Henry and I looked at each other. We nodded imperceptibly. I rose from the table and went to my room to write. I heard Henry and his parents get up and leave.
The three letters took me a long time, partly because I was still crying some and couldn’t see the paper, but more because it was so hard. The one to Officer Bryant was the easiest. I knew he understood why we did what we did, even if he didn’t approve of it. Of course, by then I knew that our parents understood too, but the shame and the disappointment were still there. My second letter was to my parents. I tried five times and tore up each attempt. How do you say how sorry you are? How do you say how scared you are for Robbie? How do you say how ashamed you are? How do you say that you do trust them and love them and don’t ever want to disappoint them again?
I went to bed that night still having not finished the letters.
On the school bus, Henry and I sat apart so we wouldn’t be tempted to talk about the letters. One of the older boys said, “Oh, have the lovebirds fallen out?”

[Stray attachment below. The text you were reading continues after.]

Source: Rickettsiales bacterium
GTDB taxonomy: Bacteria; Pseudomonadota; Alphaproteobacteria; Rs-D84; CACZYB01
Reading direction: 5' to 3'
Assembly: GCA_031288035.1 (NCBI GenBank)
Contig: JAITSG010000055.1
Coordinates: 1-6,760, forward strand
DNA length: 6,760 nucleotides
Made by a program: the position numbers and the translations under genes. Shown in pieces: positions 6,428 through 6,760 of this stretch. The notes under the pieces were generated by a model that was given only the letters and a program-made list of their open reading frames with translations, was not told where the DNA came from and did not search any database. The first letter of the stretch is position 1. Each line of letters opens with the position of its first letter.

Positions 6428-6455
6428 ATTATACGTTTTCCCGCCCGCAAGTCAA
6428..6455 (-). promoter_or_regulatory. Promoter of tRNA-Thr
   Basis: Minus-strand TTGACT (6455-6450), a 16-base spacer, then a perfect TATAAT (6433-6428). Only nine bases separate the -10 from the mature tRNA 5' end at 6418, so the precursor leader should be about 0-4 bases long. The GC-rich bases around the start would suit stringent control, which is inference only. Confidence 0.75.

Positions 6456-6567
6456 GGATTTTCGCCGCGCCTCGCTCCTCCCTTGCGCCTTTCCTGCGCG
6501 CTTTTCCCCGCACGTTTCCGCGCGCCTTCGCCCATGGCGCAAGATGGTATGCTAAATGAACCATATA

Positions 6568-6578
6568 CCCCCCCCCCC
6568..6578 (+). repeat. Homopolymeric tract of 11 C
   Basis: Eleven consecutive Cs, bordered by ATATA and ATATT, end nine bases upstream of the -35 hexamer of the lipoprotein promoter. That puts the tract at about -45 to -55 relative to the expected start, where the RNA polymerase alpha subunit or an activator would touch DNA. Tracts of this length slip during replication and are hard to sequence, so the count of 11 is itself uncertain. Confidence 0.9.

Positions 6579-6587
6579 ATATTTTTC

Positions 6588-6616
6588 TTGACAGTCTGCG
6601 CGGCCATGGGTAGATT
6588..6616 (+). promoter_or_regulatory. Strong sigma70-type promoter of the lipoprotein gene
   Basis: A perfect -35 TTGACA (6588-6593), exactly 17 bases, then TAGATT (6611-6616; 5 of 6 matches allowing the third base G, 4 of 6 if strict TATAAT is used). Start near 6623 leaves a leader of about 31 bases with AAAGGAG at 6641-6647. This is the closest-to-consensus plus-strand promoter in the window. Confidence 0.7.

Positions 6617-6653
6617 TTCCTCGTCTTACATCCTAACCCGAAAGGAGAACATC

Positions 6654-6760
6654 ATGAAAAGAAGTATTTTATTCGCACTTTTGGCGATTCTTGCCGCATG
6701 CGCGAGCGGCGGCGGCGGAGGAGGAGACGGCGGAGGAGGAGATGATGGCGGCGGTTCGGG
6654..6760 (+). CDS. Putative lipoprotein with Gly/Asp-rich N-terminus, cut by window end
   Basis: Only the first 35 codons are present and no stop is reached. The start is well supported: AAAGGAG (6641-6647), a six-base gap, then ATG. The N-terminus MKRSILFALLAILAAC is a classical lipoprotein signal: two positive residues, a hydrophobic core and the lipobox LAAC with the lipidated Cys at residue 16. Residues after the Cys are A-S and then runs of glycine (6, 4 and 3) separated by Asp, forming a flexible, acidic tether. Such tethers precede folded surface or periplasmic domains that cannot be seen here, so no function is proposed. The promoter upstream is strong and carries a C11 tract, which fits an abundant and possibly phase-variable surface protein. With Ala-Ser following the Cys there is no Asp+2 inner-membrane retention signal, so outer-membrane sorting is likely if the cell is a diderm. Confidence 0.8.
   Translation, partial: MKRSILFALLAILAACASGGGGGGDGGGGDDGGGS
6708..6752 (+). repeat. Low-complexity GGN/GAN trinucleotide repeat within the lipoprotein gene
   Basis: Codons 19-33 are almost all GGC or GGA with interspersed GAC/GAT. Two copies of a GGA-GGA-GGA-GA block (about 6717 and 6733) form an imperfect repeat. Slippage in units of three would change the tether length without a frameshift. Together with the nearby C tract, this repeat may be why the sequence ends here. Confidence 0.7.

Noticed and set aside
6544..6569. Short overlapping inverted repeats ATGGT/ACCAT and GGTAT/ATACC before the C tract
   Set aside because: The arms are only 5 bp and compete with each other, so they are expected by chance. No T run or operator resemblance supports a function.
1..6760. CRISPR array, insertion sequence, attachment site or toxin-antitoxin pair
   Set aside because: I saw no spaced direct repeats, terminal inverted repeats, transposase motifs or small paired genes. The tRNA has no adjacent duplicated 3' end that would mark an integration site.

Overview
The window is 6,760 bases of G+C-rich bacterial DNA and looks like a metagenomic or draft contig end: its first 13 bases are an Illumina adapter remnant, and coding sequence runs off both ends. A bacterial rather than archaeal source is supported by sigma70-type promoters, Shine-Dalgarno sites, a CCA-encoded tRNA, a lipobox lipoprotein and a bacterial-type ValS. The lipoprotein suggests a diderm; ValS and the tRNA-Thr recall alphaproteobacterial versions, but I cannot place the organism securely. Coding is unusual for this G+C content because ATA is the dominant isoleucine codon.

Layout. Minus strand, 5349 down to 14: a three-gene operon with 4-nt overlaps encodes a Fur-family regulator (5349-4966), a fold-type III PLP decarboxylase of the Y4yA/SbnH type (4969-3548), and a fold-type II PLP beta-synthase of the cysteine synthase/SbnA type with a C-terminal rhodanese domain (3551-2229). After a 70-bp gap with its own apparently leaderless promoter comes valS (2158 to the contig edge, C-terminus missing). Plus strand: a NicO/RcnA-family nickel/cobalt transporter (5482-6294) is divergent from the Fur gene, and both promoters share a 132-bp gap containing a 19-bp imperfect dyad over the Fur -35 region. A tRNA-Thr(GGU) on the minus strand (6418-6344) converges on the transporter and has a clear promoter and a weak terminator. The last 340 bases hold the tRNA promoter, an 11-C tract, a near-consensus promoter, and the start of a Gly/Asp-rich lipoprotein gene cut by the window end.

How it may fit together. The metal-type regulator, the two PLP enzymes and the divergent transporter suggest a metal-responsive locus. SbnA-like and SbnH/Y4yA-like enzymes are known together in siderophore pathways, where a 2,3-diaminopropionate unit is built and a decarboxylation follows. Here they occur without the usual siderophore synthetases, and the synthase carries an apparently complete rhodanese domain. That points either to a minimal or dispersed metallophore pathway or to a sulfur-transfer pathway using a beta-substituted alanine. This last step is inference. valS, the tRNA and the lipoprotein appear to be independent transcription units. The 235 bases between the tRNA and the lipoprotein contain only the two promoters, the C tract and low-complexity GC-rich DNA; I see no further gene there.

I was worried that Henry, who was right behind him, might hit him, but he just sat and said nothing.
During lunch a small group of guys came over to me, and one said, “You guys are in a hell of a lot of trouble. Did you tell the cops about The Cave? Where is Brad? Someday, when you least expect it, you are going to get the beating of your life! Keep looking over your shoulder, faggot, because you’ll never see it coming.”
I said nothing. When they had gone, I picked up my uneaten lunch, threw it in the garbage, and went to the school library. I had never, ever, been called a faggot before, even though I guess I was one. I wished they had beaten me right then. At least then it would have been over.
Since Henry and I weren’t supposed to be alone, our parents decided that included riding the bus home. So my mom took time off from work to pick me up from school and take me to her office until she finished, while Henry’s dad picked him up after practice.
While I was at Mom’s office, I did my homework so I could work on the letters at night. Somehow, a night’s sleep and a day’s routine made it a little easier to write. I finished the two letters and asked my parents if I could take my letter over to the Hendersons. Because I wasn’t supposed to be alone, Dad went with me.